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Genetic inference of the mating system of free-ranging domestic dogs

Abstract : Domestication has greatly changed the social and reproductive behavior of dogs relative to that of wild members of the genus Canis, which typically exhibit social monogamy and extended parental care. Unlike a typical gray wolf pack that consists of a single breeding pair and their offspring from multiple seasons, a group of free-ranging dogs (FRDs) can include multiple breeding individuals of both sexes. To understand the consequences of this shift in reproductive behavior, we reconstructed the genetic pedigree of an FRD population and assessed the kinship patterns in social groups, based on genome-wide single-nucleotide polymorphism genotypes. Consistent with behavioral observations, the mating system of the study population was characterized by polygynandry. Instead of the discreet family units observed in wolves, FRDs were linked by a network of kinship relationships that spread across packs. However, we also observed reproduction of the same male-female pairs in multiple seasons, retention of adult offspring in natal packs, and dispersal between neighboring packs-patterns in common with wolves. Although monogamy is the predominant mating system in wolves, polygyny and polyandry are occasionally observed in response to increased food availability. Thus, polygynandry of domestic dogs was likely influenced by the shift in ecological niche from an apex predator to a human commensal.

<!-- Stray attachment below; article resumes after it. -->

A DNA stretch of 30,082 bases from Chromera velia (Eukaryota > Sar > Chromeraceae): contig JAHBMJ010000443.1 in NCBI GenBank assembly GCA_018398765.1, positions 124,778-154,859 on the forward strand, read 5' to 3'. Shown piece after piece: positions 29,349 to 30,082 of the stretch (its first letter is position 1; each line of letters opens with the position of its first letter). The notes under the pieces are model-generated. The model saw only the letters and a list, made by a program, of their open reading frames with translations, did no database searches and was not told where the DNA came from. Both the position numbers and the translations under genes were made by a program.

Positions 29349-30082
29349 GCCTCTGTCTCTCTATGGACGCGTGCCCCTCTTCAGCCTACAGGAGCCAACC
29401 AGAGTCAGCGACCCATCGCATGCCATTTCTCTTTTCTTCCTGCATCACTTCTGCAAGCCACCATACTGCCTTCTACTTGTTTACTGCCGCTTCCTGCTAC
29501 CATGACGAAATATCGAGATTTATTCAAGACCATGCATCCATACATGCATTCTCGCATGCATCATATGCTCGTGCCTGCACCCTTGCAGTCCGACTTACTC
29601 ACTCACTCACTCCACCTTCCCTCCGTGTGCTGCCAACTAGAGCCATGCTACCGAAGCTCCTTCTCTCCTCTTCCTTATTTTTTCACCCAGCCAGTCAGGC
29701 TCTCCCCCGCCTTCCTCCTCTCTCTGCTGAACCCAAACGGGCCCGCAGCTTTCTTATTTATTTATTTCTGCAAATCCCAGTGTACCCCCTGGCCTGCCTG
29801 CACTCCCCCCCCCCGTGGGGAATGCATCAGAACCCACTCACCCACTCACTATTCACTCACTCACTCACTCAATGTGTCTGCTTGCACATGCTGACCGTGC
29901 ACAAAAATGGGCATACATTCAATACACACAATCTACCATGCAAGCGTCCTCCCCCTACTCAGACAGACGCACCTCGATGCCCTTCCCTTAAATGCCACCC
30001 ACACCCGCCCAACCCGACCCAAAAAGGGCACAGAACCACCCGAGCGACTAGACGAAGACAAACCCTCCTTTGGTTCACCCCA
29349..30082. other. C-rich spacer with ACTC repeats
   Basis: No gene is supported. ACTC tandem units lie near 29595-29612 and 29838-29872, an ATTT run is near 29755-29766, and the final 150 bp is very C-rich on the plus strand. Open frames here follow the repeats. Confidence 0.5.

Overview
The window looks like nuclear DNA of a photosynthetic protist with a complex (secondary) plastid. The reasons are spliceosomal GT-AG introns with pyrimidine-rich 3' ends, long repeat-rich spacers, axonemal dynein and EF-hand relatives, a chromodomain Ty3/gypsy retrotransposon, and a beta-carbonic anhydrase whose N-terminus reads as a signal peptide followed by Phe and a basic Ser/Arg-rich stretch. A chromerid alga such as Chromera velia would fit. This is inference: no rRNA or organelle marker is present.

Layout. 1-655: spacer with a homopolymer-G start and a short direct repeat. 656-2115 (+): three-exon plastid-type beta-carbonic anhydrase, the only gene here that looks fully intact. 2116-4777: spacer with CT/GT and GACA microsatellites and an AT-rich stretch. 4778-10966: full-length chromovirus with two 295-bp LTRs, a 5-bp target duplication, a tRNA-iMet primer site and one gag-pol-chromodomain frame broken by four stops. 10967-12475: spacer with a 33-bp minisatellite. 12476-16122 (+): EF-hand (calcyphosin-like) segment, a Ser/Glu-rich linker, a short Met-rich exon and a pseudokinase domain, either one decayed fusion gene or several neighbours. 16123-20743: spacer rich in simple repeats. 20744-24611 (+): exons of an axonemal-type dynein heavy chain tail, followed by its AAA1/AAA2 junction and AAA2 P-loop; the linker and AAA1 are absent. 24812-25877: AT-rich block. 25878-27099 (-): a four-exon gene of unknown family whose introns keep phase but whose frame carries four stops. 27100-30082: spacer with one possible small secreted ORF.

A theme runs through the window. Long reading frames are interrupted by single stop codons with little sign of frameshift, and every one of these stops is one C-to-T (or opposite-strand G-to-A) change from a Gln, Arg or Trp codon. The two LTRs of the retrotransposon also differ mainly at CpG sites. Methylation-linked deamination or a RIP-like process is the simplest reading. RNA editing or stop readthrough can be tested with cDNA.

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Contributor : Dominique Pontier Connect in order to contact the contributor
Submitted on : Friday, November 26, 2021 - 3:14:13 PM
Last modification on : Friday, April 1, 2022 - 3:46:47 AM
Long-term archiving on: : Sunday, February 27, 2022 - 7:33:54 PM


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Eugenia Natoli, Roberto Bonanni, Simona Cafazzo, Daniel S Mills, Dominique Pontier, et al.. Genetic inference of the mating system of free-ranging domestic dogs. Behavioral Ecology, Oxford University Press (OUP), 2021, 32, pp.646 - 656. ⟨10.1093/beheco/arab011⟩. ⟨hal-03451569⟩



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